R.C.A F. (W.D.)
Rockcliffe, Ottawa, Ont.

R183855 AC2. Edgar Stremble,
No. 3 I.T.S.,
Victoriaville, Que.

W1443 Pte. Sault H.,
17 Yale Street,
London, Ont.

R193145 LAC. John Unger,
Entry 60-D, Hut 13-B.
No. 2 W.S.
Calgary, Alta.

A28421 Gnr. Jack Woods,
Administration Wing,
No. 3 C.A.R.U.
Canadian Army Overseas.

P O Edgar Wilkins,
Royal Canadian Air Force, Overseas.

R214780 AC2. Jack Welsh,
No. 1 Manning Depot, R.C.A.F.
Toronto, Ont.


Army……………………. 96
Air force ………….…… 62
Navy………..……………. 9



The engagement is announced of Rosalie Highton to L/Bdr. Leslie McIntosh, now stationed at Woodstock. The marriage is to take place some time in July.


Hilda Smith of St. Marys to Fusilier William Smellie of the Scots Fusiliers, Niagara-on-the-Lake.

Vera Claydon of Preston to Sydney Zieman.

Jean Barron to LAC. Murray Seeley, now stationed at Jarvis, Ont.



April 1st, a daughter, to Captain Charles H. Barrett and Mrs. Barrett.

April 18th, a son, Larry Scott, to Mr. and Mrs. Chester McEwen.

Ed Coffey who recently was transferred to the head office of D. W. & W. in Toronto, was informally presented with a “Sunbeam” shavemaster and a Ronson cigarette lighter on behalf of the office staff and overseers before he left.

AC2. Dolph Little has been posted to Halifax with the R.C.A.F.

D. W. & W. was well represented at the annual safety convention of the Industrial Accident Prevention Association held in Toronto last month. Those attending were Nurse Baker, Helen Westgate, Wm. Johnston, Gordon Klager, Cameron Macnab and Herb. Shoemaker.

Fred Hutchings, who underwent an operation for appendicitis several weeks ago, has recovered and is back on the job.

D. W. & W. enlistments for this month include Douglas Johnson with the Air Force and Robert Henry with the Navy.

Robert Henry who left on April 26th to report for duty with the R.C.N.V.R. in Hamilton, was presented with a money belt and a sum of money on behalf of the dyehouse staff.

Letters from the Boys

The Editor:

Once again I take the opportunity of thanking you for the cigarettes and also the paper which I have been receiving regularly. The cigarettes are most deeply appreciated, as I don’t imagine any of us would want to go very long without them, and reading the paper with the pictures of the mill and the home town in it is about the next best thing to being there.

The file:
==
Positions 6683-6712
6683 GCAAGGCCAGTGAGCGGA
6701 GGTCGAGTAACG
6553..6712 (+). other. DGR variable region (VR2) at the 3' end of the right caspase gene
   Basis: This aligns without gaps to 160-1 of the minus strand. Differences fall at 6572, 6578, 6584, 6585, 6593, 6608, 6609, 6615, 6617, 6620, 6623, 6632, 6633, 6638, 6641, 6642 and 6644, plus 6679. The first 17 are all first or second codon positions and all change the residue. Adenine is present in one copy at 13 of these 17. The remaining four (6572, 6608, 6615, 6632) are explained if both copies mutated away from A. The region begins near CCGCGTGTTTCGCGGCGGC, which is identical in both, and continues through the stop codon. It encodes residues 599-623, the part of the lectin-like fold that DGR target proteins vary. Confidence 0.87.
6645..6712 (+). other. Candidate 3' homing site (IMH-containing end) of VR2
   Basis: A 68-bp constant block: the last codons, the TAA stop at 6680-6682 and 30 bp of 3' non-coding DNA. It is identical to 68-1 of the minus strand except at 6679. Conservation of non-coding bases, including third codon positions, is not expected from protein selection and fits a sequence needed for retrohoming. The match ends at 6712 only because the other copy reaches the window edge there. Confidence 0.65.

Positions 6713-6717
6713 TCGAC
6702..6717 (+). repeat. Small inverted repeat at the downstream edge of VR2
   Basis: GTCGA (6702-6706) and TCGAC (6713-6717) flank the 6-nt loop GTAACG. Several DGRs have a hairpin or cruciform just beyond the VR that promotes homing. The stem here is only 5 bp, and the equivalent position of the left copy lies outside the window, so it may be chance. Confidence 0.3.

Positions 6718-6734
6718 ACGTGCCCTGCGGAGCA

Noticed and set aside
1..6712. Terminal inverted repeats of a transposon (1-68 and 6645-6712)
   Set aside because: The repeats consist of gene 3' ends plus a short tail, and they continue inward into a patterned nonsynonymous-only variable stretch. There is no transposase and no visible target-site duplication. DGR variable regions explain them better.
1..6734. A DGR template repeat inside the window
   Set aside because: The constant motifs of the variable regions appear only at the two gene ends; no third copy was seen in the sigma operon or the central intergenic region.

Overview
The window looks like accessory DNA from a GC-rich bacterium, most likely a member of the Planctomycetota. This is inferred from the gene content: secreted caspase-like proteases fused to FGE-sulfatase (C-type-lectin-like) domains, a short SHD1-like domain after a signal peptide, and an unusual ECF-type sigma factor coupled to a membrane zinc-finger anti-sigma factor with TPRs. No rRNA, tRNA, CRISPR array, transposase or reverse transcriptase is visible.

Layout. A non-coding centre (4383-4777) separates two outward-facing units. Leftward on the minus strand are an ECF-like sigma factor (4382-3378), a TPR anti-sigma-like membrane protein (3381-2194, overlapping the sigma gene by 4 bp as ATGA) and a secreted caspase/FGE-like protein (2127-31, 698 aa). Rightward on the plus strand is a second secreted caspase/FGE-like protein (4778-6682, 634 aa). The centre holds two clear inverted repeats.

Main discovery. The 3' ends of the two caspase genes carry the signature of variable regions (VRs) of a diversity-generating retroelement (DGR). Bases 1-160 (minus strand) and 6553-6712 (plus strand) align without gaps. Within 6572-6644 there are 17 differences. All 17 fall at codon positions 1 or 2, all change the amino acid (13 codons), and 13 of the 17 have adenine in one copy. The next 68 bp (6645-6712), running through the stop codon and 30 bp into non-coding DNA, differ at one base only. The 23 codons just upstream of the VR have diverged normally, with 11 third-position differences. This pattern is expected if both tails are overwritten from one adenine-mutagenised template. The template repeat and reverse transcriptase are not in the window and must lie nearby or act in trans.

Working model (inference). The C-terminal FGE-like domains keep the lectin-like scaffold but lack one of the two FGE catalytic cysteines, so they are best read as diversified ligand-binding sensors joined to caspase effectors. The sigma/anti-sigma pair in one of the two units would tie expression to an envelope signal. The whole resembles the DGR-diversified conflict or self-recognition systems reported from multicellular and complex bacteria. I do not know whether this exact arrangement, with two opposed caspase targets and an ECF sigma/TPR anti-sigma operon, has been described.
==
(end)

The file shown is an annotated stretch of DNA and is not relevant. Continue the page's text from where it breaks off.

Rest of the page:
The weather over here lately has been just like spring or I might even go so far as to say summer. We have had very little snow, but I guess we’ve had our share of rain for we certainly have had a lot of it.

Yours sincerely,

LAC Graydon Farnsworth,
Can. R103382,
R.C.A.F. Overseas.

Easter Parade

Easter Parade

Ilene Johnson, Ruth Murray, Margaret Welsh and Phyllis Bloomfield.

W. W. U. Column

To the Boys and Girls in the Forces.

The W.W.U. stands for the Woollen Workers’ Union. It is an independent union of men and women who work at D. W. & W. It doesn’t take orders from anybody and it can fight its own battles without any help from anyone but its members. When the old Works Council broke up because it thought it was illegal, some of us decided it was about time D. W. & W. workers had a Union that they could run themselves without any outside interference. It will cost its members a tenth of what any outside organisation would cost and can get them, in the long run, just as much with half the trouble.

We drew up a charter, (I didn’t have anything to do with it at the time) and held an election. The Shop Stewards elected were Hilda Coley, Mary Brown, Helen Westgate, Ruth Foss, Gladys Shier, Ralph Armstrong, Frank Featherstone, John Wildman, Allan Jones, John Foss, Albert O’Krafka and me. I’ve been elected President, Hilda Coley Vice-President, Mary Brown Secretary, and Frank Featherstone Treasurer. We have asked the Company to recognize us as sole bargaining agent for all employees and they have agreed. Now we have negotiated an agreement with the Company that gives everyone vacation with pay, time and a half for overtime (if the Labour Board allow it), seniority rights and a say in setting our own rates. The agreement provides for arbitration when we get into arguments we can’t settle between ourselves and we have agreed there’ll be no strikes or slow downs while the agreement lasts. This time we took a nibble instead of a bite because we didn’t have much information to go on. Next time we’ll have facts and figures that we’ll have collected ourselves.

When you come back you will have an organisation that will see you get your fair share of the work at fair pay. You are all members until you say differently and your dues are nothing until you get back to work. I went through three years of it last time and I know damn well how much this can mean to you.

The Company has agreed to let us use this space every month as long as they don’t need it for anything else.

When you come back there will be 1,000 members of your union.

Alf. Shepherd.

To Union Members in the Mill.

We would enjoy hearing your thoughts on our Newsletter.

We appreciate comments from our men and women based in Canada and overseas. If you have anything to add, we encourage you to also leave a comment here. If you'd like to contact us privately, please write to our switchboard operator. Our Office will respond to your letter as time permits.

1 Comment

  1. Bruce Ellis

    As usual I’m a little late in writing, but I still think of the Mill, and well I may. As regular as the day, the cigarettes you send come, and I wish to thank you. They are certainly appreciated and I assure you that all the other boys over here will say the same.

    I also receive the paper you send and look forward to it each month. Helps us all to keep track of what is going on over there, as you have really made a number of changes and improvements.

    Thanking you all,

    Yours sincerely,

    A37994 Pte. Bruce Ellis,
    “E” Company,
    3 Cdn. Inf. Reinf. Unit,
    Canadian Army Overseas.